Potential impacts of rangeland manipulations on desert rodent communities
Agriculture, Forestry and Wildlife.
Agriculture, Range Management.
AdvisorKrausman, Paul R.
MetadataShow full item record
PublisherThe University of Arizona.
RightsCopyright © is held by the author. Digital access to this material is made possible by the University Libraries, University of Arizona. Further transmission, reproduction or presentation (such as public display or performance) of protected items is prohibited except with permission of the author.
AbstractI compared vegetation features and rodent communities between manipulated and non-manipulated ranges in southeastern Arizona during summers 1996 and 1997. I also examined the effect of burying traps to determine if this procedure altered trap sensitivity. I used two-way analysis of variance or paired t-tests for all comparisons and identified relationships between rodents and vegetation features with linear regression. There was no difference (P ) in rodent species richness or population size between mechanically treated and reference areas. Rodent species richness and population size were greater on ungrazed compared to grazed areas (P ), but there was no difference in rodent diversity (P = 0.13). Prescribed fire did not have an obvious impact on rodent species richness or population size, though there seemed to be an increase in kangaroo rats following the burn. Buried traps may have demonstrated a reduction in sensitivity because I caught fewer animals in those traps compared to non-buried traps (P = 0.087).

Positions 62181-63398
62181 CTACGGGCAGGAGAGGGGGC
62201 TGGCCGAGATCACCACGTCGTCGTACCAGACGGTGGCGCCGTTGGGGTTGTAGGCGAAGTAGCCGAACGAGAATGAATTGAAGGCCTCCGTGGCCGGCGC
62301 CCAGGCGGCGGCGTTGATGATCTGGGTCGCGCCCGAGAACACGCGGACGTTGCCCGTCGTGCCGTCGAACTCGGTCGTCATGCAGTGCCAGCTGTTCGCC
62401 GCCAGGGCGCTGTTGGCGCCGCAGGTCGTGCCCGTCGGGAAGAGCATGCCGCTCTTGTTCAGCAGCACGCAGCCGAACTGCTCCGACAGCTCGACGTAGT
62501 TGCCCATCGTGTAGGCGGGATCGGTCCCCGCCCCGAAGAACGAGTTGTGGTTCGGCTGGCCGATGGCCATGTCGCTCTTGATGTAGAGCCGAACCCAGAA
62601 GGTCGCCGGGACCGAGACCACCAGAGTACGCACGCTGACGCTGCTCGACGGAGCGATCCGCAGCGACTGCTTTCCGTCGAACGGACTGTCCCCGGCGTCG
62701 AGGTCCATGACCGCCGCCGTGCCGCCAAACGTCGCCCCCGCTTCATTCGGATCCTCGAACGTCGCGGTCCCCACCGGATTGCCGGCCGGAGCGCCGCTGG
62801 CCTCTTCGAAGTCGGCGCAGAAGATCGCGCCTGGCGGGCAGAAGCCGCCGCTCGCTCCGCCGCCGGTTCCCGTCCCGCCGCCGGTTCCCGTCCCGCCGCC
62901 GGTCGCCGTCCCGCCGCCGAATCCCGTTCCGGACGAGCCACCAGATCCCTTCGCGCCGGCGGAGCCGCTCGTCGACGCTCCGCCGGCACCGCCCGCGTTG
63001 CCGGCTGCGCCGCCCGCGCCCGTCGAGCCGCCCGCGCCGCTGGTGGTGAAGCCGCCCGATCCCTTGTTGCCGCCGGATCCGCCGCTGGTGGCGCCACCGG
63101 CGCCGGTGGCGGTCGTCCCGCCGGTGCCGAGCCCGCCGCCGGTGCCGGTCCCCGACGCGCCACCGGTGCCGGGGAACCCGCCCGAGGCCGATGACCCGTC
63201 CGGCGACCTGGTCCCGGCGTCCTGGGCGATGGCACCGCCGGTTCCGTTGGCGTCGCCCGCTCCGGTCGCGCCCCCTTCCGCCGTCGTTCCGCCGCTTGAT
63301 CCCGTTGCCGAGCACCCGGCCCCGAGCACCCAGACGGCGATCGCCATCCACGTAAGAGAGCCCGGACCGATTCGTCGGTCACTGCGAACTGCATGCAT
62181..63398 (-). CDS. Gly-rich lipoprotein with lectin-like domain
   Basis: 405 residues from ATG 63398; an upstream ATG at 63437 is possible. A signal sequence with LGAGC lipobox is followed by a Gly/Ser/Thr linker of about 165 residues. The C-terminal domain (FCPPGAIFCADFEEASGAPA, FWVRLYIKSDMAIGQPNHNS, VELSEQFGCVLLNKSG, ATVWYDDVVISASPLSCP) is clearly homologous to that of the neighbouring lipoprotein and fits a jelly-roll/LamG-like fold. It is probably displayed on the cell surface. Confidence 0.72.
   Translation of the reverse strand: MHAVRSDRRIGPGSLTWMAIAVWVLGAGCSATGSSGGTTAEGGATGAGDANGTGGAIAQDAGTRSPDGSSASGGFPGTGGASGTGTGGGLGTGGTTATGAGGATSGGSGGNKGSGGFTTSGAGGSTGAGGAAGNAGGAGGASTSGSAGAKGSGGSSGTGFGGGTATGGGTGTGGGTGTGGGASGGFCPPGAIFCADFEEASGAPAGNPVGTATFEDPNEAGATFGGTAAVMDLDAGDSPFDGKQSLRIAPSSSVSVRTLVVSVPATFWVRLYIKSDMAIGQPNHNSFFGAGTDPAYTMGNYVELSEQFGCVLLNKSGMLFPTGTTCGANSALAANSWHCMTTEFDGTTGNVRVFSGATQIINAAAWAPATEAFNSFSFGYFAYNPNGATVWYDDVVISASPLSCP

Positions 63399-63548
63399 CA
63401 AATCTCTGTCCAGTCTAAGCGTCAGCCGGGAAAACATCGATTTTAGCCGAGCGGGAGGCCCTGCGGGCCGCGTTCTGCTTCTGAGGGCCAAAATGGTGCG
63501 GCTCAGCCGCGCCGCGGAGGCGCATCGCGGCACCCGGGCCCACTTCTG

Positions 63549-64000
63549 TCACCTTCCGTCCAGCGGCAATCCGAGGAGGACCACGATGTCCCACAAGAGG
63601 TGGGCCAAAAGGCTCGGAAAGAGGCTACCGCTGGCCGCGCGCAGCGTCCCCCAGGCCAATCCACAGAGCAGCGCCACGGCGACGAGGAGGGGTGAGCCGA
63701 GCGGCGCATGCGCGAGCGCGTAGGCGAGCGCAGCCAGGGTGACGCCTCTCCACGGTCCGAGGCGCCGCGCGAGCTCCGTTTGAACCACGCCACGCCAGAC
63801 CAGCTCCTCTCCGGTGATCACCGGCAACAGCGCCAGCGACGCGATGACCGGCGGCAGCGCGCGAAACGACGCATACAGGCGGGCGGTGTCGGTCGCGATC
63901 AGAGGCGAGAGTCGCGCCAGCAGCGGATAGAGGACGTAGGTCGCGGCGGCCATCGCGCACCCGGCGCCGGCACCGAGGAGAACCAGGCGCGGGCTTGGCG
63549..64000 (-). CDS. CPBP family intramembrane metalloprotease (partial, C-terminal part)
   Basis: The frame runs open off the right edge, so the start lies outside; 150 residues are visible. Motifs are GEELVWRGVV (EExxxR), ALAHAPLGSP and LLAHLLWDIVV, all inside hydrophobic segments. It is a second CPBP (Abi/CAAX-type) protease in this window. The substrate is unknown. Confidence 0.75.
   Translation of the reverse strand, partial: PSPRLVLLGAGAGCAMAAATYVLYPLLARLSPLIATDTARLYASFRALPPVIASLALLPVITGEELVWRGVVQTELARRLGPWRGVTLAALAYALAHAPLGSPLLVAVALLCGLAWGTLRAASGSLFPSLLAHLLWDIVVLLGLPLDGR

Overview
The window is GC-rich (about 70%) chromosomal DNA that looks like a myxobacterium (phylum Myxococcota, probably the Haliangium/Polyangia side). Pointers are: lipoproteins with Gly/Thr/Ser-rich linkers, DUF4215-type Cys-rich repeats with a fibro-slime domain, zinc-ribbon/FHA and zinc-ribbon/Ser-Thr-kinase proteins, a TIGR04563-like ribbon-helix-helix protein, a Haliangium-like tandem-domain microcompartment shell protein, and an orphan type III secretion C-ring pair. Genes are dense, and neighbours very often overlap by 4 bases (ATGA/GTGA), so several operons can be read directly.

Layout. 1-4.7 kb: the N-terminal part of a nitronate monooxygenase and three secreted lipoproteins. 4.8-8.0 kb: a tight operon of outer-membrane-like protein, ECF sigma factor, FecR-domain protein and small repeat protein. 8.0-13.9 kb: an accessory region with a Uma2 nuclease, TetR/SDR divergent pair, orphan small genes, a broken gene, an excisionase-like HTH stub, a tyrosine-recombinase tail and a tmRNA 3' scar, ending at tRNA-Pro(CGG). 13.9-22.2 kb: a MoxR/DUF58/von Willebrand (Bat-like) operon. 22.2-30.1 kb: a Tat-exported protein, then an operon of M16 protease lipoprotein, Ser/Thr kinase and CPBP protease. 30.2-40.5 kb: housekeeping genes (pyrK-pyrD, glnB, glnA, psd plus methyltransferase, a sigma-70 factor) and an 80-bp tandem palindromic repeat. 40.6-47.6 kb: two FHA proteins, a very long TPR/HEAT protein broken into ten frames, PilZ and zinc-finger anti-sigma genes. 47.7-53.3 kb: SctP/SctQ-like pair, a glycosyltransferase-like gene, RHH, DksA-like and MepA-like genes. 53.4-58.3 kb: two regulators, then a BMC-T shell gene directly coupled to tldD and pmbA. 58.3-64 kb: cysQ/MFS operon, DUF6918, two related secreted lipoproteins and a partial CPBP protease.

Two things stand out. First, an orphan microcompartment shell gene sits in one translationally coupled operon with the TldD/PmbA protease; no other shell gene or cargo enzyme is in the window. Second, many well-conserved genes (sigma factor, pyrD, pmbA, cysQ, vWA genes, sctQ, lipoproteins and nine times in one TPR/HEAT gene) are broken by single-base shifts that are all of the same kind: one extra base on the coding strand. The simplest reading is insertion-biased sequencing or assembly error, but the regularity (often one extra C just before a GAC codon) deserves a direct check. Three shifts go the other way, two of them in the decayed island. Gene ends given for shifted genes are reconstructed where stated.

Degree ProgramGraduate College
Wildlife and Fisheries Science